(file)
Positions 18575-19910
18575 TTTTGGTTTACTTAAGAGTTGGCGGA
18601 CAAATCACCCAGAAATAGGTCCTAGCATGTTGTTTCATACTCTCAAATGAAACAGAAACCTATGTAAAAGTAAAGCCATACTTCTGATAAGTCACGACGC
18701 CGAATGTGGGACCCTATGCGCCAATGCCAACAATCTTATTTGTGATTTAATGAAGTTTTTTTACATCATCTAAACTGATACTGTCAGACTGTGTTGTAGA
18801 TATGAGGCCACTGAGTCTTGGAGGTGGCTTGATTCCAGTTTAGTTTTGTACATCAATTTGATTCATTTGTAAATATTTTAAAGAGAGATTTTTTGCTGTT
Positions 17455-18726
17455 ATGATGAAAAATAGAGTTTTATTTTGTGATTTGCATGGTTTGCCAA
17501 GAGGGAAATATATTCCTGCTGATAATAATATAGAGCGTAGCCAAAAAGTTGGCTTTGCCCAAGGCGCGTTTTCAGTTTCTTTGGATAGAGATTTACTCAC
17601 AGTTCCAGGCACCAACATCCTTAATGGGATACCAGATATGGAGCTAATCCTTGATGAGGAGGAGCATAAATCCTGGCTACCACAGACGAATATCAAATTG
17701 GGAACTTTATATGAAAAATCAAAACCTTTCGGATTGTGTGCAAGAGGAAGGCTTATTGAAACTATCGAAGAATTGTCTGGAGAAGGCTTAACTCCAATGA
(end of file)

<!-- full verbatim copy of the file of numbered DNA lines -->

Positions 18575-19910
18575 TTTTGGTTTACTTAAGAGTTGGCGGA
18601 CAAATCACCCAGAAATAGGTCCTAGCATGTTGTTTCATACTCTCAAATGAAACAGAAACCTATGTAAAAGTAAAGCCATACTTCTGATAAGTCACGACGC
18701 CGAATGTGGGACCCTATGCGCCAATGCCAACAATCTTATTTGTGATTTAATGAAGTTTTTTTACATCATCTAAACTGATACTGTCAGACTGTGTTGTAGA
18801 TATGAGGCCACTGAGTCTTGGAGGTGGCTTGATTCCAGTTTAGTTTTGTACATCAATTTGATTCATTTGTAAATATTTTAAAGAGAGATTTTTTGCTGTT
Positions 17455-18726
17455 ATGATGAAAAATAGAGTTTTATTTTGTGATTTGCATGGTTTGCCAA
17501 GAGGGAAATATATTCCTGCTGATAATAATATAGAGCGTAGCCAAAAAGTTGGCTTTGCCCAAGGCGCGTTTTCAGTTTCTTTGGATAGAGATTTACTCAC
17601 AGTTCCAGGCACCAACATCCTTAATGGGATACCAGATATGGAGCTAATCCTTGATGAGGAGGAGCATAAATCCTGGCTACCACAGACGAATATCAAATTG
17701 GGAACTTTATATGAAAAATCAAAACCTTTCGGATTGTGTGCAAGAGGAAGGCTTATTGAAACTATCGAAGAATTGTCTGGAGAAGGCTTAACTCCAATGA